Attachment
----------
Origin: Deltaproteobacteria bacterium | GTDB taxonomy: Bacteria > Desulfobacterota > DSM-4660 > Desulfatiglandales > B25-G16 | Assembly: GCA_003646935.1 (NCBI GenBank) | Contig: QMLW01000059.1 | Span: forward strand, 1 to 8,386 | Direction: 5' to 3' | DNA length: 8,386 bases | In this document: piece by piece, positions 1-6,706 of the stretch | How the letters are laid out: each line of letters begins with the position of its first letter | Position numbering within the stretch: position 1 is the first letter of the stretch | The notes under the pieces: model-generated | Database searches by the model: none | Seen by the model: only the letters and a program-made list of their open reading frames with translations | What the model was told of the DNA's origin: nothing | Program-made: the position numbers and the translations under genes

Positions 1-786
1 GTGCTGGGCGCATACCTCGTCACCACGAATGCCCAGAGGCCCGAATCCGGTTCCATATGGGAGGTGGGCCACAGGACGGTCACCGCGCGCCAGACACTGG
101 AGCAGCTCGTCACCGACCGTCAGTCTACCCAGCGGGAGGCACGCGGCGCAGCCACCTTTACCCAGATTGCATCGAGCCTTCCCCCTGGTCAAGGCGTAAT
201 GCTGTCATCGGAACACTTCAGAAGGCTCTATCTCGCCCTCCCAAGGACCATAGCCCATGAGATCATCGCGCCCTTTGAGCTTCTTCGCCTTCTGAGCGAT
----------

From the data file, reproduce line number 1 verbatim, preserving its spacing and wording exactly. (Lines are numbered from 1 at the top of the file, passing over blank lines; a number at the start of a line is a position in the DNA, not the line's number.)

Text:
Origin: Deltaproteobacteria bacterium | GTDB taxonomy: Bacteria > Desulfobacterota > DSM-4660 > Desulfatiglandales > B25-G16 | Assembly: GCA_003646935.1 (NCBI GenBank) | Contig: QMLW01000059.1 | Span: forward strand, 1 to 8,386 | Direction: 5' to 3' | DNA length: 8,386 bases | In this document: piece by piece, positions 1-6,706 of the stretch | How the letters are laid out: each line of letters begins with the position of its first letter | Position numbering within the stretch: position 1 is the first letter of the stretch | The notes under the pieces: model-generated | Database searches by the model: none | Seen by the model: only the letters and a program-made list of their open reading frames with translations | What the model was told of the DNA's origin: nothing | Program-made: the position numbers and the translations under genes